Illustrated Description Of Russia

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Paul I

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Paul I.

Paul I.
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Catherine II. was succeeded by her son, the grand-duke Paul, by Peter III., who ascended the throne under the title of Paul I. This prince had attained his forty-second year before the death of his mother placed him on the imperial throne. For many years he had lived in a state of retirement, and had apparently been considered by the empress as incapable of taking any active part in the administration of affairs. It is well known that Catherine never admitted him to any participation of power, and even kept him in complete ignorance of the affairs of the empire. On the day following the death of his mother, however, Paul 'made his public entry, into St. Petersburg, amid the acclamations of all ranks of the people.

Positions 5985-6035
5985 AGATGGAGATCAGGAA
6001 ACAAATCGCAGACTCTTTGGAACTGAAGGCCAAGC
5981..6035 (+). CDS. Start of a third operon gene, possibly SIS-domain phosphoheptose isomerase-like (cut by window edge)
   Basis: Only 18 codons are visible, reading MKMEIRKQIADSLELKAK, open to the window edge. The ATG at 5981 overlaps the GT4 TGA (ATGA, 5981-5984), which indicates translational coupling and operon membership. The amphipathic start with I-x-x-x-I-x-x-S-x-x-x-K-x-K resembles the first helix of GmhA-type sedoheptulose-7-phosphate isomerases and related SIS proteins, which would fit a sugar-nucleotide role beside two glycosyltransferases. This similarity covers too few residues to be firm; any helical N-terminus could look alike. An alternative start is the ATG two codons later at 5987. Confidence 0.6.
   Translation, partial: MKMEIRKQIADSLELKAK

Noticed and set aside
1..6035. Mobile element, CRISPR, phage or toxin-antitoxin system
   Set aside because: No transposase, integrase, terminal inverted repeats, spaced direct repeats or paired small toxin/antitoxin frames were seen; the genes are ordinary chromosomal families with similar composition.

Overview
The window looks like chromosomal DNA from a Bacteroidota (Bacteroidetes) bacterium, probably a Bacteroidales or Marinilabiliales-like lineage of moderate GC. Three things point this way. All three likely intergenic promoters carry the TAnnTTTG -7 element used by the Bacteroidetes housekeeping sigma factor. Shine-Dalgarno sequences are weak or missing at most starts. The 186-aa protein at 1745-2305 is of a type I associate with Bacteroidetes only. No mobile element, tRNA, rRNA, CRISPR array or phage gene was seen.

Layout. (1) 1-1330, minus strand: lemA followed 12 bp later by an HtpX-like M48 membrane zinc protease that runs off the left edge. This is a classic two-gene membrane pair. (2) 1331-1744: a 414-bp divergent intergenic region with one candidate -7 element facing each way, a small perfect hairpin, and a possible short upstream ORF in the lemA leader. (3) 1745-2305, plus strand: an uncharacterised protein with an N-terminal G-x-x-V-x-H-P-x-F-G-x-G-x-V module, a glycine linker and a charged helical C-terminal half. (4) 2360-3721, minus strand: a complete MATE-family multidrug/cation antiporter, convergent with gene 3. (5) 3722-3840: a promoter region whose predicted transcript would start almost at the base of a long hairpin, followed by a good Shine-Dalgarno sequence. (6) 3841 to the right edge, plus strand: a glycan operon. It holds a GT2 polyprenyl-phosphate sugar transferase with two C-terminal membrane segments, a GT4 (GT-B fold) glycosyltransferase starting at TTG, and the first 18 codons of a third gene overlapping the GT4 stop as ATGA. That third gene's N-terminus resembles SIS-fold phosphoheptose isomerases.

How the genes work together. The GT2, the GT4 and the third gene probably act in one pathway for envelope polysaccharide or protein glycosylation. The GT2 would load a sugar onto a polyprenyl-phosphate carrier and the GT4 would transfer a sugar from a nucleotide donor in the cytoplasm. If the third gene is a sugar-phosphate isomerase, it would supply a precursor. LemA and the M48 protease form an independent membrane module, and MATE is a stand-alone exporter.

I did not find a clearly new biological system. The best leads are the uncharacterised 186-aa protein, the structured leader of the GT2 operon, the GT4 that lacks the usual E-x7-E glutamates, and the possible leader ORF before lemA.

At his coronation, Paul decreed a law of hereditary succession to the crown in the male line, and afterward in the female, instead of leaving it to the caprice of the reigning sovereign. One of the first measures of the new emperor was that of ordering the remains of his father, Peter III., to be removed from the sepulchre in which they had been deposited in the church of St. Alexander Nevski; which, after having laid in state for three weeks, were interred in the sepulchre of Catherine II., in the cathedral of St. Peter and St. Paul. He also, with strong marks of admiration and friendship, liberated Kosciusko from the prison wherein he had languished in St. Petersburg since his defeat and capture in 1794.

see more - Historic Summary - Peter the Great to Nicholas

Sears, Robert. An Illustrated Description of the Russian Empire. New York: Robert Sears, 1855